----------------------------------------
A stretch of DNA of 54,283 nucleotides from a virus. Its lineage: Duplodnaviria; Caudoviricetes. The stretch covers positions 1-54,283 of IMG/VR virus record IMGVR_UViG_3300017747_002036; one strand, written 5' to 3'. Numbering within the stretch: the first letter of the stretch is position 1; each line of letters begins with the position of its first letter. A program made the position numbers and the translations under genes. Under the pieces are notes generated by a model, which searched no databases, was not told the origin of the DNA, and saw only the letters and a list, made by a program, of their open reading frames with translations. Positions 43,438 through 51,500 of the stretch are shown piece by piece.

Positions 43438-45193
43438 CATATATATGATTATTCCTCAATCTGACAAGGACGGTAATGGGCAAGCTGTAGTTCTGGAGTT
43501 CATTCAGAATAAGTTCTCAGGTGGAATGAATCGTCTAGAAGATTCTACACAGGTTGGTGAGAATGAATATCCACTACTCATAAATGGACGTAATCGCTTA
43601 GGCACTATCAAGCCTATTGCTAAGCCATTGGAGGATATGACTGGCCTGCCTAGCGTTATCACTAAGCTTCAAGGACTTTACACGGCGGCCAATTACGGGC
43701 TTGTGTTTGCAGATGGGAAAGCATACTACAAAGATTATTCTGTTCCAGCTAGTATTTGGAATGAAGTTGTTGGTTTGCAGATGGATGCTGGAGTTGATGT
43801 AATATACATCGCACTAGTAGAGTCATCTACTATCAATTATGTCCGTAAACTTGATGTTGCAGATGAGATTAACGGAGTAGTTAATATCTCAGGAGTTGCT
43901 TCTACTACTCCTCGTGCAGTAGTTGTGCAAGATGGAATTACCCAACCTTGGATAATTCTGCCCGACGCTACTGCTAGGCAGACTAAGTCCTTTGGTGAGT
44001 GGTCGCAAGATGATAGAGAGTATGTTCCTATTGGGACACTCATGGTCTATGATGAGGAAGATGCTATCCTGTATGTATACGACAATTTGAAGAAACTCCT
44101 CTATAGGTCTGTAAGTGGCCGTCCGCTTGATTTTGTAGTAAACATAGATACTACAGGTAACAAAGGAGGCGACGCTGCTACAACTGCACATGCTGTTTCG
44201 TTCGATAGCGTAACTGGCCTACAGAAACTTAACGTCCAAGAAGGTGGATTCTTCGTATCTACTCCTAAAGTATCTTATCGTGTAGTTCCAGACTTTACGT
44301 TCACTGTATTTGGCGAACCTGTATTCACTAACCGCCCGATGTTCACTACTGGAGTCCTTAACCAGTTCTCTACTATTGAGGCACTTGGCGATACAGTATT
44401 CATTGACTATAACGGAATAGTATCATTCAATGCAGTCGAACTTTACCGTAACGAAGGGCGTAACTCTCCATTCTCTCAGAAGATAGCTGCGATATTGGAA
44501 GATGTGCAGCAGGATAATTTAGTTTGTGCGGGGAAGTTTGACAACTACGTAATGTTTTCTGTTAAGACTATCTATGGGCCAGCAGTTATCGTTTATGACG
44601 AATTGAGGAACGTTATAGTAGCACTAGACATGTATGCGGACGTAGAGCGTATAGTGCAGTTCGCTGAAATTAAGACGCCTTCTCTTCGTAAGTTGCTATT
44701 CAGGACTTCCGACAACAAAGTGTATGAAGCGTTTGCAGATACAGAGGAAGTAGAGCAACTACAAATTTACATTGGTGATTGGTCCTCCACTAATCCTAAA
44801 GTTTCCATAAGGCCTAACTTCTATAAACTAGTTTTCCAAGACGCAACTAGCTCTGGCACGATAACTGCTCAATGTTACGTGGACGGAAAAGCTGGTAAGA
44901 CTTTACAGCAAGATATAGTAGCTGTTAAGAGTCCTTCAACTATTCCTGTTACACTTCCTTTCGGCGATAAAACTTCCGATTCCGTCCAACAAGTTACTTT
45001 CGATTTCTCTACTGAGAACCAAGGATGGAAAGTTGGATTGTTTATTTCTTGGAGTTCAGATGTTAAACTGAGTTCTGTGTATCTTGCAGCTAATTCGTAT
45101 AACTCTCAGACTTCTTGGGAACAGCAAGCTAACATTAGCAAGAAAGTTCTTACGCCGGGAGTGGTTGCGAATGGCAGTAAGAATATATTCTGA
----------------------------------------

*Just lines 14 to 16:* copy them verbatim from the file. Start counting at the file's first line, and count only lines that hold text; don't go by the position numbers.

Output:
44501 GATGTGCAGCAGGATAATTTAGTTTGTGCGGGGAAGTTTGACAACTACGTAATGTTTTCTGTTAAGACTATCTATGGGCCAGCAGTTATCGTTTATGACG
44601 AATTGAGGAACGTTATAGTAGCACTAGACATGTATGCGGACGTAGAGCGTATAGTGCAGTTCGCTGAAATTAAGACGCCTTCTCTTCGTAAGTTGCTATT
44701 CAGGACTTCCGACAACAAAGTGTATGAAGCGTTTGCAGATACAGAGGAAGTAGAGCAACTACAAATTTACATTGGTGATTGGTCCTCCACTAATCCTAAA